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Body positivity advocate shares funny videos on why hotels should cater to plus-size people
via itsmaryfran / TikTok

There are many struggles that larger people face that they don't talk about in public because it's difficult. That's why the world is blessed to have Mary Fran Donnelly and her TikTok page.

Donnelly, 27, is a school teacher and a body positivity advocate.

Donnelly has no problem talking about the issues that larger people face and bringing them to the world's attention. Donnelly has 492,000 subscribers on TikTok and over 5.2 million likes so she's really getting the word out there.


Her videos have tackled tough topics such as comments she gets from fatphobic men, mental health, and shopping in the plus-size section.

Donnelly has received the biggest response, by far, for her videos that show what life's like for plus-size travelers. They're an eye-opening look at the struggles people have trying to be comfortable in hotel rooms where the amenities are made for smaller people.

In a country where 42.4% of people are obese, why do hotel rooms cater to only half the population?

In her first video, she shows how difficult it is for her to be comfortable on a toilet because it's too small and wedges her between the sink and a wall. "As one might see, it looks normal. Would you like to take a pee or a poop?" she asks. "Don't worry, you'll barely fit."

Donnelly then shows how it's nearly impossible to wrap herself in a bathroom towel.


@itsmaryfran Because Tik Tok thinks I'm bullying MYSELF, here's the re-upload for the besties
♬ original sound - Mary Fran

In her follow-up video, Donnelly reveals that whenever she has to get a pool towel at a hotel she's forced into a real Sophie's choice. "So you get to choose, is it gonna cover the front or the back?" she asks.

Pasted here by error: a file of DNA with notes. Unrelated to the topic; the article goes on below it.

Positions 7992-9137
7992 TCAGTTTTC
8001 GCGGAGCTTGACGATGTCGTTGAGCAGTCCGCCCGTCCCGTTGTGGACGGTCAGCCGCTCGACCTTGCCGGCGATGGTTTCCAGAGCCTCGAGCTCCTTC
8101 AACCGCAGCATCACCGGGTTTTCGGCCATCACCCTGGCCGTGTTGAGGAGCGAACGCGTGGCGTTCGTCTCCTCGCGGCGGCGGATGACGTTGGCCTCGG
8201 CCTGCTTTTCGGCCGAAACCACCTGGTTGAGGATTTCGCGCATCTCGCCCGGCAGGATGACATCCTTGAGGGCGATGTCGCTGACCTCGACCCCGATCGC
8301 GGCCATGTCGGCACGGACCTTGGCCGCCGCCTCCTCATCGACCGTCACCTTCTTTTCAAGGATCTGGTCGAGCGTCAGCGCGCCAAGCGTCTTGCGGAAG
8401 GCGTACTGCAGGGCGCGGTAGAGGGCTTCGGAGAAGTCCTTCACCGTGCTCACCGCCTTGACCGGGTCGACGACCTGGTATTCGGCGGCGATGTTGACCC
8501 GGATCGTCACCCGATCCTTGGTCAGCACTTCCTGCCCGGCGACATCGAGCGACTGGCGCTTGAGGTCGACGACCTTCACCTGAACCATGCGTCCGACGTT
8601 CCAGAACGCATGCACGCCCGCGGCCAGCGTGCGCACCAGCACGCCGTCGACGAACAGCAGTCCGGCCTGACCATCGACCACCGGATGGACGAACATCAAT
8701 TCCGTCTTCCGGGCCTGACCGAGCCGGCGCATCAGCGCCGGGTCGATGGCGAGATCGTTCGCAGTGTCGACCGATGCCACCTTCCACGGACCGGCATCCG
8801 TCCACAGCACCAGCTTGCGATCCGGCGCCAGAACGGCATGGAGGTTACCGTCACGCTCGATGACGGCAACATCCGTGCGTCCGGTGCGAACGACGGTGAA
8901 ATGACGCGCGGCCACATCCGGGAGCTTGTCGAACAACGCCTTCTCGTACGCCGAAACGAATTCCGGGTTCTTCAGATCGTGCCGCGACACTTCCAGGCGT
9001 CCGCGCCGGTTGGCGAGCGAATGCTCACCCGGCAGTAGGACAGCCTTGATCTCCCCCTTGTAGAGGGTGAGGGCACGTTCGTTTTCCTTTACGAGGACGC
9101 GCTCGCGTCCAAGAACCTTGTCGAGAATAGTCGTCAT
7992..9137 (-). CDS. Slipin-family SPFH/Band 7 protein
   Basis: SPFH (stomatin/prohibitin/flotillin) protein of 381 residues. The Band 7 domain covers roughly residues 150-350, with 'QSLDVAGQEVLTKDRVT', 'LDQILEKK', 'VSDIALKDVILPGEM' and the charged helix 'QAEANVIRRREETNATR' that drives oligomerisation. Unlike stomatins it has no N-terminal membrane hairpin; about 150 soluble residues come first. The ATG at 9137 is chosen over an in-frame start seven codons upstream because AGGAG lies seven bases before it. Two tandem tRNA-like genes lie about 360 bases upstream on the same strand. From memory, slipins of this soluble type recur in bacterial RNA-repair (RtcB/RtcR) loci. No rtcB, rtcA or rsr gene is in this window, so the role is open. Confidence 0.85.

Donnelly also shows how it can be downright dangerous for her to sit on a balcony.


@itsmaryfran Traveling as a Fat Person Episode 2
♬ original sound - Mary Fran

Donnelly told Buzzfeed that her videos help her cope with the stresses of being a larger person. "I cope through humor...I was making light of a situation that is a very real stress for fat, plus-size people...my sister and I could only laugh at how absurd it was."

She also admits that those stresses prevent her from traveling and probably make others think twice as well.

"I donʻt travel alone because I worry about strangers being upset about sitting next to me on a plane," she said. "[I also wonder,] will the seat be uncomfortable? Will the seat belt fit? Will the towel fit at the hotel? Will the chairs at the pool hold me? Will the tables at the hotel restaurant be comfortable?" she said.

Donnelly thinks it'd be a win-win for the hotel industry and people of size if rooms were designed with inclusivity in mind.

"I don't think [the challenges I pointed out] cross the minds of most," Donnelly said. "But I think that it's time that [they] do. Body shapes and image have become so relevant in recent years that there isn't any excuse as to why hotel and travel industries cannot begin to reevaluate their practices. Fat, plus-size people deserve to be seen as valid human beings in an industry that should cater to everyone's size and physical needs."

All images provided by Bombas

We can all be part of the giving movement

True

We all know that small acts of kindness can turn into something big, but does that apply to something as small as a pair of socks?

Yes, it turns out. More than you might think.